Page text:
First thought in the morning: Let’s do it!
First of all a human being, equal with all others. Then a scientist. This is how Amandeep Singh, who is pursuing a doctoral degree in materials science at TUT, describes himself.
Amandeep Singh is in his last year of Graduate School at TUT and teaches a ceramics course to students of materials science.
WHO: Amandeep Singh, 27 years
- Doctoral student of materials science
- Born in Chandigarh, India, next to the Himalayas.
- Education: MSc (Tech), TUT, 2014.
- Lives in Hervanta.
- Family: Parents in India, older brother in Vaasa.
- Hobbies: Photography in the student club Tampereen Teekkarikamerat, powerlifting in the student club Herwannan Hauiskääntö. Diverse sports interests ranging from badminton and dancing to bubble soccer. Writes poems in Punjabi and enjoys roaming the woods. Singh is learning Finnish, for example, by reading books by Mauri Kunnas.
Amandeep Singh’s ultimate goals in life are related to humanity and science. He is concerned about not only the treatment of employees but also the future of humanity and our environment.
“I’d like to contribute to a scientific breakthrough that can be commercialized to make the world a better place for us all and help restore our planet back to its pristine state before we began spoiling it. I also dream of employing a large number of people and setting an example of treating my employees as humans and not as moneymaking machines. The problem with management in both companies and universities is that we are able to manage projects but not people,” says Amandeep Singh.
As a materials scientist, Singh explores how atoms are reorganized into different substances and how they can be used to improve our quality of life.
“New nanomaterials are fabricated on the surface of solid materials using lasers and supercritical carbon dioxide. The phenomenon occurs at a crushing pressure and a temperature that is equal to the surface of the Sun. The compression of diamonds is nothing compared to that. While this may sound like a recipe for disaster, the end result is, for example, self-cleaning or antibacterial surfaces.”
Graduation with a master’s degree and entry into Graduate School
Armed with a bachelor‘s degree, Singh arrived at TUT together with his older brother in August 2013. He had originally set his sights on the USA, but decided otherwise because of the high tuition fees and the uncertainty of finding employment amidst the economic downturn.
“My brother, four years my senior, was also admitted to Aalto University, but there was no programme in materials science available for me there. As older brothers look out for younger ones, we both opted for Tampere. My brother holds master’s degree in electrical engineering from TUT and is now working in Vaasa.”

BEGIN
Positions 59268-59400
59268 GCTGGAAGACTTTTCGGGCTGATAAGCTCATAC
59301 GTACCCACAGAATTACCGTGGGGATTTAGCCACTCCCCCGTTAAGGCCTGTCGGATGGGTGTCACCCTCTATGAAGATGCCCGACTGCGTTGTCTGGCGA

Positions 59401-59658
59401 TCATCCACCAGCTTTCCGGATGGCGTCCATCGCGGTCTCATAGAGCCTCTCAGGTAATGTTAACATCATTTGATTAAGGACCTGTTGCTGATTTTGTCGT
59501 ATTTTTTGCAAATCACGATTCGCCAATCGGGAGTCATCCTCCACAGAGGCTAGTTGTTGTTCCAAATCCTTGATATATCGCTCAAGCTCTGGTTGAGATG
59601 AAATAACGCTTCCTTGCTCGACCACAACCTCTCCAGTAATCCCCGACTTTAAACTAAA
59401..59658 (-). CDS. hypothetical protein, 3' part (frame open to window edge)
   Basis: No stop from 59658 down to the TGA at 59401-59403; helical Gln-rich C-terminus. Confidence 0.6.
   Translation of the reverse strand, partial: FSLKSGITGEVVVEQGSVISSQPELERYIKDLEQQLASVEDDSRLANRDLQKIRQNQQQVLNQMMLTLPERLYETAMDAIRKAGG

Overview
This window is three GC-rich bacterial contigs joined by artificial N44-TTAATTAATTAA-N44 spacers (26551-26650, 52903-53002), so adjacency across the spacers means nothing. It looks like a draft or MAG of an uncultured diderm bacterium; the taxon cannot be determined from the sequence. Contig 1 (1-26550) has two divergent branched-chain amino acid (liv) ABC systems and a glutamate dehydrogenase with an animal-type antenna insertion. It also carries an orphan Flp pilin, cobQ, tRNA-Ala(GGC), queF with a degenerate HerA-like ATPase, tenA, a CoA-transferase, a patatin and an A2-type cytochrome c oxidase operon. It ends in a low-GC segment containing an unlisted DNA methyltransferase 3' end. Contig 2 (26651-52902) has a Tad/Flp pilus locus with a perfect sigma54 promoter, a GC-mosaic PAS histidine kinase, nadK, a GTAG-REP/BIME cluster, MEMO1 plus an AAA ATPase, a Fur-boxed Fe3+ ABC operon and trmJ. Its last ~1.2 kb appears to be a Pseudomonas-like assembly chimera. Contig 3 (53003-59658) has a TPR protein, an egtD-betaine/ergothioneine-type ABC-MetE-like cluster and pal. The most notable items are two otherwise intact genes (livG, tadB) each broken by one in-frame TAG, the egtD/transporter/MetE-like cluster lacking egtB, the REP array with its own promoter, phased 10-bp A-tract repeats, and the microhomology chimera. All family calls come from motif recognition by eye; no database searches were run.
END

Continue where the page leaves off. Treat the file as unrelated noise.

When Singh first joined TUT, he was initially frustrated with the easy courses and top grades.
“When I got the grade 4 for a ceramics course, I immediately thought that this was an area where I could develop further. I’ve focused on ceramics ever since. I had so much work towards the end of my MSc studies that I stopped thinking about grades altogether. I’d applied for admission to TUT’s Graduate School and needed to complete my master’s thesis in December 2014.”
He made it and is now on his fourth year of Graduate School. Despite having a heavy teaching load, he is due to finalize the research papers for his dissertation before the end of this year. This is the third year that Singh is teaching a course that students have rated as one of the best courses in the entire laboratory.
“The feedback provided by students demonstrates that they enjoy demos and lab assignments. They also say that my passion for teaching shows. Rather than focus solely on the concepts directly related to the topic, I prefer to combine them to universal events a bit like a natural philosopher.”
Failure is essential
Singh does not take life for granted and considers each day a gift. There is much to be thankful for, starting with his family. Even in November weather, Singh feels grateful every day that Finland has welcomed him and that he is able to earn a living here and help out his parents.
“I am extremely grateful to my family, friends and colleagues for creating an environment where I could thrive. The stories of the hard life of the Sikh in the 17th and 18th centuries have taught me that we have it easy. Yet we complain so much. I want to complain less and do more. My attitude each morning is Let’s do it!”
Singh sets high standards for himself also in sports. He has suffered a severe back injury and sprained his ankles four times, but the setbacks have slowed him down only temporarily.
“Mistakes and accidents are part and parcel of life, and failure is necessary. One needs to fix things and keep moving forward.”
The same applies to science, where major breakthroughs are rare and take a great deal of work. Singh agrees with the saying that science is about going from failure to failure without loss of enthusiasm.